Facebook groups and local government — “digital doorknocking”

Dan Slee (he of Comms2point0 and general digital helpfulness fame) did a great blog today on Facebook groups and proactively speaking to them.

The heady days of enormous organic reach on Facebook are so far gone that it’s almost not worth bringing them up, but let’s pause for a moment and remember when planking was fresh and posting on your page would get into the feed of most of your followers without having to pay Mark Zuckerberg for the privilege.

At Oxfordshire County Council we rather missed the boat on those days and only really started using Facebook (especially ad tools) a few years ago. Instead we’ve built up our followers steadily by using Facebook’s advertising tools heavily to get the best out of the content we put out — including creating new audiences made up of people that have engaged with that content. (A side note -we don’t pay for likes because it’s cheating.)

Dan’s point is that however nice your page is, it probably won’t ever have the same engagement and loyalty that a local page will have.

We’re doing our best to make our page an interesting and useful community for residents, and the numbers are moving up which tells us we’re moving in the right direction, but it’s the interactions on a specific post that is really critical.

Trying a different approach

Over the last month and a half, we’ve been trying something different. We’ve sharing posts proactively to local groups, joining them and getting involved in the conversation. Going where the people go, as Dan (and curiously the Wildhearts) often say.

We kicked off with a comprehensive bit of desk research into local groups, cross-referenced against our list of parish and town councils and ranked by likes, activity and post stats. We found that generally a location would have a town or parish council facebook page, and a page or group formed by the local community — of which one would be popular and the other not.

Taking a ‘chuck it at the wall and see what sticks’ approach we created a calendar of posts on a bunch of topics — family events from our Family Information Service Directory, a nice little video about our Home Library Service , a video about our new bus service The Oxfordshire Comet and a few Fire and Rescue safety messages. Then we liked a bunch of pages, and started messaging details to each one, introducing ourselves and asking if they could re-post them, then popping back a bit later to check in on the conversation.

So.. what did you find out?

Most people were happy to share. Some posts worked, some didn’t. As a rule, video got a good response, service related things had a good response and including the name of the community in the post made a difference. Fire and Rescue safety messages weren’t quite so effective.

It worked best with hyper local content, especially where there was an event happening — a post with electric blanket testing sessions went down well because we were able to target those specific locations.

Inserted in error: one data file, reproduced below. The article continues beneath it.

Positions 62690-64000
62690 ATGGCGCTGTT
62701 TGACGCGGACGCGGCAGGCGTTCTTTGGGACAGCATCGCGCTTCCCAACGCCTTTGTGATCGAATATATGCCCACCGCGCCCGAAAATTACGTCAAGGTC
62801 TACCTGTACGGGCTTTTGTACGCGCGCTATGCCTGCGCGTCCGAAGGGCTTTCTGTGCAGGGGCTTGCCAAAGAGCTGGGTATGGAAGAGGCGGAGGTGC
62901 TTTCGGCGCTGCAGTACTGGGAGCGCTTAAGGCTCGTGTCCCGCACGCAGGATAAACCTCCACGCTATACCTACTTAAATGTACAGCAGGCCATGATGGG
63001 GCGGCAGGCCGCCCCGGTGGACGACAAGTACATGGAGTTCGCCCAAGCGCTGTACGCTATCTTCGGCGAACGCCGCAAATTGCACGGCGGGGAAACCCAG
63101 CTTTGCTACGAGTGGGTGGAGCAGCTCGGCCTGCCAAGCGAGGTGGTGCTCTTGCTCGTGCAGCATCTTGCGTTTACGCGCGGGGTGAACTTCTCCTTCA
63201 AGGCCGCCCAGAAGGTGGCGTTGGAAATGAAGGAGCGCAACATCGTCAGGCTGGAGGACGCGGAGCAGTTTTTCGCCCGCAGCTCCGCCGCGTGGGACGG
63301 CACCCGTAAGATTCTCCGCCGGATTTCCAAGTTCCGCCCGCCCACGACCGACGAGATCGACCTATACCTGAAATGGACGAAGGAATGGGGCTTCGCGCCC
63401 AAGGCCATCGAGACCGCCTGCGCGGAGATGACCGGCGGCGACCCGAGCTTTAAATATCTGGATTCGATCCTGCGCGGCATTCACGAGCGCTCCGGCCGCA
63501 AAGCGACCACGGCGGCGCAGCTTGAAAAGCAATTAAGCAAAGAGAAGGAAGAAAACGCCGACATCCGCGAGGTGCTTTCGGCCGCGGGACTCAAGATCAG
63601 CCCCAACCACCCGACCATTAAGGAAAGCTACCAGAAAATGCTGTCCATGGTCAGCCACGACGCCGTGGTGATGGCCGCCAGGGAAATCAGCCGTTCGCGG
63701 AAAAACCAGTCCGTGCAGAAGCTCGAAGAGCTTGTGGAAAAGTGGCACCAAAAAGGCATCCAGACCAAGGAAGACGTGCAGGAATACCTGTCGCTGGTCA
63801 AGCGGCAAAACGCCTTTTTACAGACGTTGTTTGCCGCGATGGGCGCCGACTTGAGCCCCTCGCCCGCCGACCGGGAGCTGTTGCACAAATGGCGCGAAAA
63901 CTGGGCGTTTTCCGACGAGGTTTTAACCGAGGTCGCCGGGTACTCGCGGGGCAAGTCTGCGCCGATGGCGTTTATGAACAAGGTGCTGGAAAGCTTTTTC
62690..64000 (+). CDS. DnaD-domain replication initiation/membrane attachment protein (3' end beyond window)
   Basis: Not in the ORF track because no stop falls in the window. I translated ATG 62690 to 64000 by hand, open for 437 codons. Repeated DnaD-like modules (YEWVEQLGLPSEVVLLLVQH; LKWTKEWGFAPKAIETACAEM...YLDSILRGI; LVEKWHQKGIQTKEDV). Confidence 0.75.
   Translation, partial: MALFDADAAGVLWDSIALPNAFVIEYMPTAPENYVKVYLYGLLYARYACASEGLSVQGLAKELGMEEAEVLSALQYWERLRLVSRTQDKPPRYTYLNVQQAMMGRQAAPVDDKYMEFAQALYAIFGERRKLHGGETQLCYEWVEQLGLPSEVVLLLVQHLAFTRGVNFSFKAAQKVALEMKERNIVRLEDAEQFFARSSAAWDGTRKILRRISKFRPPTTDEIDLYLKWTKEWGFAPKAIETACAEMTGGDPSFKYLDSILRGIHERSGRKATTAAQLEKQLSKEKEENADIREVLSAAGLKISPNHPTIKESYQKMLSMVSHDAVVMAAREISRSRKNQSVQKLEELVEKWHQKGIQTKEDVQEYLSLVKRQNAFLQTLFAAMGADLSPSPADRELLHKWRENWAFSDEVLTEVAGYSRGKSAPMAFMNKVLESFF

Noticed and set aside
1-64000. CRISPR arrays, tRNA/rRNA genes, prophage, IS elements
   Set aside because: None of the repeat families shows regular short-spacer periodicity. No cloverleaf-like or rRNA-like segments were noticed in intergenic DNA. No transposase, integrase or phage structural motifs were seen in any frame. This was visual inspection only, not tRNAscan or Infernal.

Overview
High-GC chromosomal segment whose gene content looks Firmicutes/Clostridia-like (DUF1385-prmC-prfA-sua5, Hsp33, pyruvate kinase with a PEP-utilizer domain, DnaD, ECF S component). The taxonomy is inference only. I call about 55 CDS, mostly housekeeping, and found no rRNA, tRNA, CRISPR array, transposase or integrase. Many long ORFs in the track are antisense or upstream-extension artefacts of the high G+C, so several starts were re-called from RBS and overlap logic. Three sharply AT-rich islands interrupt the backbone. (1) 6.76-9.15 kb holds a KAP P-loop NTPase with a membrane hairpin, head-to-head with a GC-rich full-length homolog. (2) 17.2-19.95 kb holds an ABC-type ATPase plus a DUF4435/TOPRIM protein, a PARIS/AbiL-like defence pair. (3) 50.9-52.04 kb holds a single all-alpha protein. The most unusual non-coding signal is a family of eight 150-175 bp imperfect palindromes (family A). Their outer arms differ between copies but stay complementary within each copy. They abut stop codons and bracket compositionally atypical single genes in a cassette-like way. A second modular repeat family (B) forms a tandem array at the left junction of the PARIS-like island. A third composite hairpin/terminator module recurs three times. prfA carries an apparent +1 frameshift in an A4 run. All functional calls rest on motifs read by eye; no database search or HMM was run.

We also asked for feedback by messaging group admins.

“Just make sure they are relevant and don’t send too many
So for example, fire blanket testing with testing in Abingdon = good
events for children to do, but none of them actually in Abingdon = bad”

Whoops. Our bad — although to be fair we thought that the events were reasonably close to Abingdon so it might be a perception about what’s really ‘local’.

“someone actually engaging with comments people make on posts would be good
lots of people ask questions and stuff…”

Indeed they do, and that’s the tricky bit. If we create a post on Facebook on our own page, we can set up a comment stream in our dashboard to monitor comments and keep tabs on the conversation. But once it’s on someone else’s page, this gets a lot harder.

Evaluation is also difficult. When putting content out onto their pages for communities to re-post although they have a bigger stake in the content because they’ve curated it, it’s almost impossible to get hard metrics back unless you’ve made friends with them. Where we’ve asked, a few pages have been nice enough to send us their stats though. So where we attempted to make friends with about 20–40 pages, you might want to try a smaller number to begin with.

What next?

It’s early days yet. As ever, the best advice is usually something that makes you think, ‘well of course, that’s obvious’, and then set about doing that obvious thing you’ve not been doing so far. This was certainly the case with us.

A month and a half, many conversations and a lot of tea later, the thought occurs that this exercise has definitely been worthwhile, but it’s been as much about having that initial conversation with people to keep them in the back of your minds as it is getting them to look at your posts.

While we probably won’t carry on posting as much as we have to different pages, what we have done is factored local groups properly into our campaign planning, so that whenever a new campaign is launched, we know that we’ve got good content we’ve invested time in, and we have a database of groups refer to when spreading the word.


  • Yes, you should do it. But start small and manage expectations
  • Local pages still have to get around the newsfeed algorithm and have fewer skills to overcome it. Use about 10% of the pages likes as a ballpark figure for their actual reach when deciding whether to engage with them.
  • One post that is then shared to community pages is harder to personalise, but it’s much easier to keep track of that all-important conversation and engage with it over the long haul.
  • You still need good quality content.
  • Local people’s definition of ‘local’ is more local than your definition of local.
  • This isn’t an alternative to advertising on Facebook — it complements it.
  • Mapping local groups across your patch is worth the time investment.

Fancy a chat? Get hold of me on Twitter — @jonathanpyke